corporate career and gave way to a promise she made to herself many years before - to lead a more authentic and creative life where she could write and paint and be outside inspired by nature. After nearly a year studying abstract expressionist oil painting techniques under J.J. Graham at his SECCA School of Art in Palm Coast, FL Sullivan found her path, developed a unique style and palette and soon after emerged into galleries. She has taken several week-long workshops in Provincetown, MA with instructor/artists Cynthia Packard and Megan Hinton (both taught by instructors that were students of Hans Hofmann), and America's premier landscape painter Anne Packard, at her home studio, and on Nantucket under Boston School Painter Thomas R. Dunlay.
In 2016 Sullivan's month-long residency at the Vermont Studio Center, close to where it all began, enabled her time to explore new ways to combine her geography education and love of rock into her repertoire. In addition to her seascapes, Christine is also working on a series of quarry and map oriented themed paintings as well as a new "Farm To Table" series.
While Christine still spends considerable time on Cape Cod she and her husband recently moved to Columbus, Indiana to be closer to their daughter. Her new studio is now located on the first floor of the newly renovated 217 Washington Street, Suite / Studio E.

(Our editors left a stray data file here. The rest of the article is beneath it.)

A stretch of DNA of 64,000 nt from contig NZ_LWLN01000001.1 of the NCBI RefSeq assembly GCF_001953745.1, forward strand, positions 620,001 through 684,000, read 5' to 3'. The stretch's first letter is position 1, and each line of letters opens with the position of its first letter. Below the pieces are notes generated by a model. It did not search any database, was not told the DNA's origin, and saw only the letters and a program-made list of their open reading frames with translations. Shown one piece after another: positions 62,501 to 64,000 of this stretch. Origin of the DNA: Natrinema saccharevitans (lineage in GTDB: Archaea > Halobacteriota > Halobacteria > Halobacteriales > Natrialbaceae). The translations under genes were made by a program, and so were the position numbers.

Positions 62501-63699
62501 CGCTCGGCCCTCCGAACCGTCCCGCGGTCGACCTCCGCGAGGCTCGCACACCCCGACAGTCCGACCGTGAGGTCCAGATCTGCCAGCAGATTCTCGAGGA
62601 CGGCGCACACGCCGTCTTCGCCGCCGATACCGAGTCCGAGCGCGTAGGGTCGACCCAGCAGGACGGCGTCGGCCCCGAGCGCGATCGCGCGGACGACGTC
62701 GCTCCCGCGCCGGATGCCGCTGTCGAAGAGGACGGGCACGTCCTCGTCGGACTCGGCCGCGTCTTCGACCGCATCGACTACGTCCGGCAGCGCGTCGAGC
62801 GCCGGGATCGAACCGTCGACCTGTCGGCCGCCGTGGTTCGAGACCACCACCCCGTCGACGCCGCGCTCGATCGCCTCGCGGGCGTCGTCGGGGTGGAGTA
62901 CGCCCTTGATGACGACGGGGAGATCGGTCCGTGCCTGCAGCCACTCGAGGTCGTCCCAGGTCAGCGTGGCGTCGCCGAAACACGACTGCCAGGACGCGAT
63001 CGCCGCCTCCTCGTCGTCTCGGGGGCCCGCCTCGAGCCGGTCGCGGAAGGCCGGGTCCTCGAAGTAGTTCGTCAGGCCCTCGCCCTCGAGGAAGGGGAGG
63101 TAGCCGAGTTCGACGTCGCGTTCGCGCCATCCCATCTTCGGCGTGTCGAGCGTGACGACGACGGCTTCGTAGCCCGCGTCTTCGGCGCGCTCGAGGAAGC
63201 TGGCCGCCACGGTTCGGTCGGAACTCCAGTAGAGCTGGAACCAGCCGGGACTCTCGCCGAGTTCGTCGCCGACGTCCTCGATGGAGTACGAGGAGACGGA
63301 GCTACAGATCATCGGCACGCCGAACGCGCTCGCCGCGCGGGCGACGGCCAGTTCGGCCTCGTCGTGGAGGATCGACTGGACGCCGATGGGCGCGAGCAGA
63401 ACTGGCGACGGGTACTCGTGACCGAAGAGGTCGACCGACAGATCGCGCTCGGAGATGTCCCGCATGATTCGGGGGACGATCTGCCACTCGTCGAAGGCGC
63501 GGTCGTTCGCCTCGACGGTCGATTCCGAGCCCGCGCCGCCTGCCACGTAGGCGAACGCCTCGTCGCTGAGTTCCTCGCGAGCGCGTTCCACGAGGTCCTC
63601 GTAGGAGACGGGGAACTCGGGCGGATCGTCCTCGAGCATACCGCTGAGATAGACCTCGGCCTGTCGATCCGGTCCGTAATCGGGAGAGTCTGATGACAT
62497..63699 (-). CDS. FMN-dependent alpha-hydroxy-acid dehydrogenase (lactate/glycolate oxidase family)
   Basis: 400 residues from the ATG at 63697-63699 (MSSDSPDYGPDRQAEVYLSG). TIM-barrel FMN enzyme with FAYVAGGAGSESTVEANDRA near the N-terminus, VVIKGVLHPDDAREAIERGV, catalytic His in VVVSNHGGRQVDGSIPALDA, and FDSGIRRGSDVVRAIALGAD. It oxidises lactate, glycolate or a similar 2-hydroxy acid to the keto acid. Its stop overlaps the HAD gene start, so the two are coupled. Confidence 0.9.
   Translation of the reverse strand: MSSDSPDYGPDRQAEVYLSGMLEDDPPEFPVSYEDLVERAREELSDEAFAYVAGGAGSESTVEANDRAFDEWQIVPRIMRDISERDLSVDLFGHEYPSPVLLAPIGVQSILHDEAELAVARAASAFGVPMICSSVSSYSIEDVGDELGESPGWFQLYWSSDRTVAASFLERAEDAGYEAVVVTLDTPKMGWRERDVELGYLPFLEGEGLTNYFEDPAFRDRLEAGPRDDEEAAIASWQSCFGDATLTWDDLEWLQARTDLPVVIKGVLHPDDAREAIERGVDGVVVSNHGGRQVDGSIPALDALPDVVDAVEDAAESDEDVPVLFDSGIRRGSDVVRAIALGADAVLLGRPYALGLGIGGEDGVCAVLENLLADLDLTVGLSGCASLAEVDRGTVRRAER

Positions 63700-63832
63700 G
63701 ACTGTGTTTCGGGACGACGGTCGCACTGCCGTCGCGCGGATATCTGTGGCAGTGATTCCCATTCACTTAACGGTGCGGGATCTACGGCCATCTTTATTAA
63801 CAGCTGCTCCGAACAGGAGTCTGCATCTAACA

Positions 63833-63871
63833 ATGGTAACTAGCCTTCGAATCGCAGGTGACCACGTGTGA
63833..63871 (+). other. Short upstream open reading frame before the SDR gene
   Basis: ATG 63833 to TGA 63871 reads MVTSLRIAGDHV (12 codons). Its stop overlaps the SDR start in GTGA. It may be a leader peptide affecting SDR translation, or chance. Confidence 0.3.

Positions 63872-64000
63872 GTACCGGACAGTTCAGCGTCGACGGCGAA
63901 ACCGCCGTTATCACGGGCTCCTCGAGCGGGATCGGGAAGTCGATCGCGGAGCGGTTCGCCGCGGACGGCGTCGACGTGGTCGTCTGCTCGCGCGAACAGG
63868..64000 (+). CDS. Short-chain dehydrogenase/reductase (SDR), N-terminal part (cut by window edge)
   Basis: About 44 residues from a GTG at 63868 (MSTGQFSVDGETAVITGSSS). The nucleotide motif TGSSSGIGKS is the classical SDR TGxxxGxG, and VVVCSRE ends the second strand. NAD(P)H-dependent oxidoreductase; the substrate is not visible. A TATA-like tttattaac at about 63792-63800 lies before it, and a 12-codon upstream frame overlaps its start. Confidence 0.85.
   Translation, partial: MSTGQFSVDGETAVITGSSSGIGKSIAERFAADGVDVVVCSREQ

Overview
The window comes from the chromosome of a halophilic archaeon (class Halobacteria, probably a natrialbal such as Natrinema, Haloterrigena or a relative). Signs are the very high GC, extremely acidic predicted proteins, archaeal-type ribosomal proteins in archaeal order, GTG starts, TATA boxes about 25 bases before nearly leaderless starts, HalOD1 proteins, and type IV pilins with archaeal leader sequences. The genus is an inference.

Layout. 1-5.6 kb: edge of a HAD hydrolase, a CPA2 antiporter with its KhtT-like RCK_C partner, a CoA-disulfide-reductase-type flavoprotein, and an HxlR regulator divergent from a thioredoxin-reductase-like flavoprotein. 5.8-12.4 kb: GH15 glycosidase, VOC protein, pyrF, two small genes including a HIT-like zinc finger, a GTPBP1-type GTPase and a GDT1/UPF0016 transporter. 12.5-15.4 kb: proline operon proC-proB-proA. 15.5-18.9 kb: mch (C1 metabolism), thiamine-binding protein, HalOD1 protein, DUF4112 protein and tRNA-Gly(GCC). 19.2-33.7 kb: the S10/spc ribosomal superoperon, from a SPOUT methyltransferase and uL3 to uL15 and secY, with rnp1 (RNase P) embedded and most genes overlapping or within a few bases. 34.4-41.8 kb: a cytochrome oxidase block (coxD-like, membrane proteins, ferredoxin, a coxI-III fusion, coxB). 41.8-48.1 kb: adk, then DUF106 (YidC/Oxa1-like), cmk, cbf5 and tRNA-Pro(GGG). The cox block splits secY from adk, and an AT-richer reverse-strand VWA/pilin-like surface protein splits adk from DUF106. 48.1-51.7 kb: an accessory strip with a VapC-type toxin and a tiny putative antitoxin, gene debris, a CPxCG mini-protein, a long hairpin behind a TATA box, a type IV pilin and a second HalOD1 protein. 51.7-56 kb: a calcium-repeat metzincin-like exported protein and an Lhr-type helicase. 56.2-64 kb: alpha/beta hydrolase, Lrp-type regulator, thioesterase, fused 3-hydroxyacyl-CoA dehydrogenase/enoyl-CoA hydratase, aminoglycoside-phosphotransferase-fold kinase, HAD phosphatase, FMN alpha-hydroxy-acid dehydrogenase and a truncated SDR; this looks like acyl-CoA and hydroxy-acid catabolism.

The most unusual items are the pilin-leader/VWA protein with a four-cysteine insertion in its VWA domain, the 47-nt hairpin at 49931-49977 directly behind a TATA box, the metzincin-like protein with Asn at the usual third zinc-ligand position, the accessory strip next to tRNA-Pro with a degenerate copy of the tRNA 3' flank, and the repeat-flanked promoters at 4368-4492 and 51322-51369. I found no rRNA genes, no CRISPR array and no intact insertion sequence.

About the Artist...
Christine grew up in a rural village outside of Syracuse, NY and decided, while in the second grade and at a time when art in public schools was mandatory, she wanted to become an art teacher. She took several studio courses in college, concentrating on silkscreen printmaking, and while she felt at ease in the studio the idea of teaching fell to the wayside after taking a few physical geography classes with Dr. M.W. Dow - and found it the perfect balance to her love of the land. Upon graduation, her first job was as a graphic artist and cartographer for a small map-making company on Cape Cod, her home away from home. This one decision set her on a path in business and after rising to the rank of Chief Cartographer Christine transitioned into the world of television advertising and spent the next two decades in the fast-paced world of communications. While she painted during these years, mainly in large abstract watercolors, the tension between the long hours at the office and her yearning to spend more time with her family and her art was building and in 2009 she walked away from a very successful